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POTE DE BERZES

 
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Marta Elena Díaz García
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Rexistrau: 07 Set 2003
Mensaxes: 374
Llugar: Molleda. Corvera de Asturias

MensaxePublicao: Xue Xun 07, 2012 8:31 pm    Asuntu: POTE DE BERZES Responder citando

The "pote de berzes"

Ingredients

A nice bunch of berzes
2-3 potatoes
Fatty salt pork (it is to say, tocín)
Chorizo
Blood sausage (it is to say, morciella)
A ham bone

The berzes (rape kale) are cleaned and then cut in small pieces (very small is better). Boil them for a few minutes (e.g. 10 min) and then drain them to remove the green water.
Now, we can add the potatoes in small pieces, the ham bone, the chorizo, the blood sausage, the fatty salt pork and water to cover all the ingredients. Let the mixture to cook for 1-1.5 hours until you see the stock is thick. Add salt as you like.

This receipt is similar to that of the Sena’s Kale soup that Bob described. Really, the Sena’s Kale soup is POTE ASTURIANO (it contains beans). Caldo gallego is different.

And this POTE DE BERZES has nothing to do with that of Xose that used ketchup!!! (ay, si mi abuela levantara la cabeza....)

My light version of pote de berzes is:
No blood sausage (I don´t like morcilla) and no ham bone. Also to remove as fat as possible, I use to boil the fatty salt pork and the chorizo before to put then with the berzes.
Here is an image of the typical asturian berzes.

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is
Moderator


Rexistrau: 15 Ago 2006
Mensaxes: 837
Llugar: Yaoundé

MensaxePublicao: Xue Xun 07, 2012 10:56 pm    Asuntu: Responder citando

Marta, you're a chemist or biologist by training, right? For people across the Atlantic, what kind of kale should we buy that is closest to the Asturian or Galician berza?

I know there are basically two varieties of local kale, the Central Asturian and the West Asturian. Do you know their taxons?

Also, I've tasted the raw berza from a l.louría in West Asturias and the leaf was extremely sweet. I could chew on that forever. But not so with the kale here in the US.

Also, in your opinion, what is the difference between what we call caldo in West Asturias and putaxe, or pote de berzas?

Finally, have you ever heard the idiomatic expression "tar nas berzas" used to describe someone who is a bit absent-minded or clueless?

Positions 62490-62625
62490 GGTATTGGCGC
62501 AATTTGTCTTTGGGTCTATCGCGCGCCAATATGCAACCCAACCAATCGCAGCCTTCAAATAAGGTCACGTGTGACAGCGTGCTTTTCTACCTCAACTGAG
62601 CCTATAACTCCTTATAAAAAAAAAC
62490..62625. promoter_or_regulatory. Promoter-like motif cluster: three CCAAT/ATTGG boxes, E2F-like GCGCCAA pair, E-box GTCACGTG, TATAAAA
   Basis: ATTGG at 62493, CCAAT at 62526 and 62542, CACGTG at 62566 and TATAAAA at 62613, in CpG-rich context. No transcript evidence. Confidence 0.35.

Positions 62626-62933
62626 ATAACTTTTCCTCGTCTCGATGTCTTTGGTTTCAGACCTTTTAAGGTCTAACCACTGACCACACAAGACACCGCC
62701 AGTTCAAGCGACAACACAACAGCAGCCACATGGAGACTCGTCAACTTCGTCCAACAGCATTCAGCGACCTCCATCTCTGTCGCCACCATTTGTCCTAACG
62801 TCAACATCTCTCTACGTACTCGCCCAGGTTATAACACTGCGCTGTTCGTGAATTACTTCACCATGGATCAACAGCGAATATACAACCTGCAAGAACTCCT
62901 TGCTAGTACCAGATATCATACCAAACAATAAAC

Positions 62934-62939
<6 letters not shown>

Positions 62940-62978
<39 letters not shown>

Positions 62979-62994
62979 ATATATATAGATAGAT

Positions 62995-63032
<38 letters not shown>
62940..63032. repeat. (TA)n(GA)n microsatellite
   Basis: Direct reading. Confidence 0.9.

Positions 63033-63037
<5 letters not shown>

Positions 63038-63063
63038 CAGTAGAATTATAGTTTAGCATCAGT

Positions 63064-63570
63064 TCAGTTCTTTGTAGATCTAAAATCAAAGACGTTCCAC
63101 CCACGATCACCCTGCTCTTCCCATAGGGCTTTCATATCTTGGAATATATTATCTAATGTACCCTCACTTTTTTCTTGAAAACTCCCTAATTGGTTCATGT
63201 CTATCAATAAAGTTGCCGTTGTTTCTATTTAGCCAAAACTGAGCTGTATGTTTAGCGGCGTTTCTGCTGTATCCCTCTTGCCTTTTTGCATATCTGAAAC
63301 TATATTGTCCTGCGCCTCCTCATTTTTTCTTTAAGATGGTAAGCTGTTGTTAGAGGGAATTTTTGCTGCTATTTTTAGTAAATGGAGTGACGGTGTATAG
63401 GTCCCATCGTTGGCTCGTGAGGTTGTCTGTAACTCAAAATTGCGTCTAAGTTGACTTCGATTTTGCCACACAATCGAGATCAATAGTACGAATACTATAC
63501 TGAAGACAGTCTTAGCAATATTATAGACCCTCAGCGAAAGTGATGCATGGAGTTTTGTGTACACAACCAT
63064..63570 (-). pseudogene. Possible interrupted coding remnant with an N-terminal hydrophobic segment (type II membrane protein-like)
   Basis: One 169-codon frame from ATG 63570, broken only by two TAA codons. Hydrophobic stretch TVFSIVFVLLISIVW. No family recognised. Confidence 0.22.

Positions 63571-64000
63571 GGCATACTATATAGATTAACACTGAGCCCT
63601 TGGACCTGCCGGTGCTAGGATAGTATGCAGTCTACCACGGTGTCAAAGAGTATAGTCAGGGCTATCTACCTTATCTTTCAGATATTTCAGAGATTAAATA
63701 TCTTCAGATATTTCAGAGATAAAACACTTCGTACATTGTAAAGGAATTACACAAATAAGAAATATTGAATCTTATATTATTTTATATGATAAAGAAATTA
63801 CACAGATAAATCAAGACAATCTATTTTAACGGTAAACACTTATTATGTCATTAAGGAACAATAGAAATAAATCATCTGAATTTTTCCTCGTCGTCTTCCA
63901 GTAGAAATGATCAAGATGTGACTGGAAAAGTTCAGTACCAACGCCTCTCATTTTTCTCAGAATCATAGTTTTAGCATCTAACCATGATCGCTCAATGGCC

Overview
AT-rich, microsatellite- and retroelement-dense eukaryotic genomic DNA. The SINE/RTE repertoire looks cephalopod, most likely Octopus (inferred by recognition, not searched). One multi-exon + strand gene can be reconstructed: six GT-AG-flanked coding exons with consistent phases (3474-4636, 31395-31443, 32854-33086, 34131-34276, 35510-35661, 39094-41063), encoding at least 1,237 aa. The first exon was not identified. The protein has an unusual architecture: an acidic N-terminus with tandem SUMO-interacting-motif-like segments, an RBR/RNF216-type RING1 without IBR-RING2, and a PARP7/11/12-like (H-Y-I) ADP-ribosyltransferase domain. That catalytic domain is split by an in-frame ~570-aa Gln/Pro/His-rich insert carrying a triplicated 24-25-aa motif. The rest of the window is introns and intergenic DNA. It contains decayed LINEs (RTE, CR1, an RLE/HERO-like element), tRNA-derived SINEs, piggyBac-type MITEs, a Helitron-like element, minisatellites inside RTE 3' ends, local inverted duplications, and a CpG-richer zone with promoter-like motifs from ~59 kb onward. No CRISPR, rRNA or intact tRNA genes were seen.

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Maestro Tomberi



Rexistrau: 21 Ago 2009
Mensaxes: 170
Llugar: Gijón, Asturias

MensaxePublicao: Vie Xun 08, 2012 6:47 am    Asuntu: Responder citando

The difference among caldo and potaje; and all of that regardless the location, is that the first one is somewhat like a chowder; with more or less liquid, while a potaje stands more close towards a stew.

Also, the expression for the last paragraph is ¡¡Vaya berza que tienes encima!!
_________________

Maestro Tomberi, creador de fantasía y surrealismo
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is
Moderator


Rexistrau: 15 Ago 2006
Mensaxes: 837
Llugar: Yaoundé

MensaxePublicao: Vie Xun 08, 2012 3:42 pm    Asuntu: Responder citando

Thanks, Maestro. Up in Grandas de Salime, they call it caldo. But down in Allande they call it pote or putaxe.

I see your point about caldo being more soup-like and pote more consistent. Sometimes, though, the caldo is very hearty because of the navizas and the fabas.

A friend tried growing Asturian kale at a community grade in Washington, but the plant never thrived, much to our chagrin. However, local kale does very well.
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Art
Site Admin


Rexistrau: 17 Feb 2003
Mensaxes: 4498
Llugar: Maryland

MensaxePublicao: Sab Xun 09, 2012 12:29 am    Asuntu: Responder citando

I've grown berza here in Maryland. It did okay, but wasn't as large and healthy-looking as what I've seen in Asturias. I don't know if Asturians use pesticides on their berza. We have enough insects that bother col crops here that it's a problem. Since I don't use pesticides, my plants didn't look as impressive.

The kind I had was Col Berza Amarilla de Asturias, but there was no genus and species on the container. I've read that Asturian berza is Brassica oleracea var. medullosa, but don't know for sure. The article also said that there are many variations.
http://es.wikipedia.org/wiki/Berza

------------------

He cultivado la berza aquí en Maryland. Lo pasó bien, pero no era tan grande o tan sana, como la que he visto en Asturias. No sé si los asturianos utilizan pesticidas con la berza. Tenemos bastantes insectos que molestan a las plantas de col aquí. Ya que no uso pesticidas, mis plantas no se veía tan impresionante.

El tipo que tenía era Col Berza Amarilla de Asturias, pero no hubo género y la especie en la bolsa. He leído que la berza asturiana es Brassica oleracea var. medullosa, pero no lo sé con certeza. El artículo también dice que hay muchas variaciones.
http://es.wikipedia.org/wiki/Berza
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Joniwrite1



Rexistrau: 27 Set 2010
Mensaxes: 67
Llugar: Lake Tahoe, Nevada

MensaxePublicao: Sab Xun 09, 2012 2:52 am    Asuntu: Potage Responder citando

Both of my Wela's grew berzas in Northern California, and you are right, they were sweet and more tender than kale. I am sure they must have used seeds family brought from Asturias.